1 Reinhardt University (UNITED STATES)
2 The University of Salamanca (SPAIN)
About this paper:
Appears in: ICERI2010 Proceedings
Publication year: 2010
Pages: 3654-3660
ISBN: 978-84-614-2439-9
ISSN: 2340-1095
Conference name: 3rd International Conference of Education, Research and Innovation
Dates: 15-17 November, 2010
Location: Madrid, Spain
Establishing a joint master’s degree accredited in both Europe and the United States is fraught with difficulties: credit translation, the intricacies of finances, issues of immigration, the logistics of travel and residence, and accreditation with its attendant concerns with faculty and institutional autonomy. Despite these and other problems, the University of Salamanca (Spain, founded 1218; 40,000 students) and Reinhardt University (Georgia, USA, founded 1883; 1100 students) have been pursuing negotiations to offer a summer-intensive joint degree in Spanish language and culture for teachers of Spanish in the United States. The process has been long, and it may take another two years for the joint program to be fully implemented.

The process began when one of the authors (then a department chair at another university in Georgia) participated in meetings hosted by the Education Office of the Embassy of Spain that resulted in the M.A. in Spanish Language and Culture now delivered by Cursos Internacionales, University of Salamanca. After retiring, the former department chair, a colleague in a local school district and another colleague at the USal, persuaded the faculty at the USal to begin offering the master’s program in Atlanta, despite the lack of affiliation with a university in the United States. The Cobb County School District agreed and Walton High School in Marietta, Georgia, began hosting the program now know as the “Máster Atlanta” and welcomed the first cohort of 28 students in 2007 with the blessing of the Georgia Non-Public Postsecondary Education Commission, whose aim is to offer Spanish teachers the opportunity for post-graduate training in teacher-friendly summer sessions.

The choice of this high school as the venue was logical: a Spanish teacher there has been taking an average of 100 Advanced Placement students of Spanish to the Universidad Pontificia de Salamanca every February for the past 11 years and, in the process, has formed friendships with faculty at the University of Salamanca as well as at the Pontificia. However, the logistics of offering a graduate program at a high school in the summer without food service and residence halls proved a challenge, and the lack of U.S. accreditation for the program also stymied possible enrollments since teachers were unable to get financial support.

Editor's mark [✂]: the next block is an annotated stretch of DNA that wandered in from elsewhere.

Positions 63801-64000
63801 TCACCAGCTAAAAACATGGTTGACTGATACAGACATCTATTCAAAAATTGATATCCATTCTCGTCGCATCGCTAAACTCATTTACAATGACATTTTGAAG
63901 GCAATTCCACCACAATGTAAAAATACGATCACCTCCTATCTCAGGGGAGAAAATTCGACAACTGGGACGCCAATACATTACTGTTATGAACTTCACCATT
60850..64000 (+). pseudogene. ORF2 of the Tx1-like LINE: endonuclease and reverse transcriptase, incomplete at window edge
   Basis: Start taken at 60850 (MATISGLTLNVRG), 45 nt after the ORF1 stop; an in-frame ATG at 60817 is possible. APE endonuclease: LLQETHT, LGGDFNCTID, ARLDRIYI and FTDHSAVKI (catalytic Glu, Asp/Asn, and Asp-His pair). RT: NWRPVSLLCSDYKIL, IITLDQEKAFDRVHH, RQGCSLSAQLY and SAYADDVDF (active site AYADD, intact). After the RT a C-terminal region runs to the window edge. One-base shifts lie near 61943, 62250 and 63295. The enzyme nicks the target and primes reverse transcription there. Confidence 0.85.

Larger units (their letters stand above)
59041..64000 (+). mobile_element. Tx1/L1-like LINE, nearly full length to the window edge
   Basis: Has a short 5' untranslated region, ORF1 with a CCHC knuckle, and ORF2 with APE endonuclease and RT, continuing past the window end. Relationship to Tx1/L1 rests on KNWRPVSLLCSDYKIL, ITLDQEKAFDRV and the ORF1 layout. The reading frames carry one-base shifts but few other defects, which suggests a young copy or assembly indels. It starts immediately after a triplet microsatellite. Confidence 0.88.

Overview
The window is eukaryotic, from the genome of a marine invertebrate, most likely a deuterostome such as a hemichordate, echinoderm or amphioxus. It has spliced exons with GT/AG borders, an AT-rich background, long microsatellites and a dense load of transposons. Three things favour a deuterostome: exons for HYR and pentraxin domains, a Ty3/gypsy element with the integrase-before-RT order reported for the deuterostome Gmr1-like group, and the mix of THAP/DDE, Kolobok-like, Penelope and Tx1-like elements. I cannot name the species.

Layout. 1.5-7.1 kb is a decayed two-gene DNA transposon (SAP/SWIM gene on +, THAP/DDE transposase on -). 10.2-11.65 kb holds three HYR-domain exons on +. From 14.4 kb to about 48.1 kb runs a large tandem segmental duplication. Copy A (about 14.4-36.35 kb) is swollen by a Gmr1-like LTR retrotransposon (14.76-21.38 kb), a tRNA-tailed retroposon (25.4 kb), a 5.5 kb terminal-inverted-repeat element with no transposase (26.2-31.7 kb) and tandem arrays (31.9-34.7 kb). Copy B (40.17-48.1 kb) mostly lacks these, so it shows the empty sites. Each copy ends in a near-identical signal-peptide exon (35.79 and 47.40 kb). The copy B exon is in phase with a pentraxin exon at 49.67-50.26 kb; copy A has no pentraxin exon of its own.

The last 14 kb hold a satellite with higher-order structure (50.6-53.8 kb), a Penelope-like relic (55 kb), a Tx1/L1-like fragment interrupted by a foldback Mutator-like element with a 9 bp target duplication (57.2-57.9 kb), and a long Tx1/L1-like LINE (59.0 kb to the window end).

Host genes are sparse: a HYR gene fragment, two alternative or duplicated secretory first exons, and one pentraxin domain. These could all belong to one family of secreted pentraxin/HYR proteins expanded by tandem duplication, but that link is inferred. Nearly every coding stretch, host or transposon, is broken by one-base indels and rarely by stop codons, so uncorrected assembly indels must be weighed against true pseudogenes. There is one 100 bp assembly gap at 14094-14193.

Consequently, the former department chair (now retired and teaching part time at Reinhardt) and the USal faculty began courting the interest of Reinhardt in offering a joint degree accredited in both Europe and the United States. Consequently, a dean from Reinhardt accompanied the group of Walton High students to Salamanca last February, and four months later, Reinhardt has made its classrooms, library, and residence facilities available to the USal faculty and students as guests. Daily interaction has cemented inter-institutional relationships and given both parties ample time to discuss both the academic and financial aspects of the joint venture.

Given the inherent difficulties, inertia could certainly have killed the venture long ago. But strong personal relationships, the love of the Spaniards for the Atlanta area, the love of the Americans for Salamanca, and the great need of Spanish teachers in the U.S. for a summer-intensive master’s degree program have impelled the negotiators in the direction of success.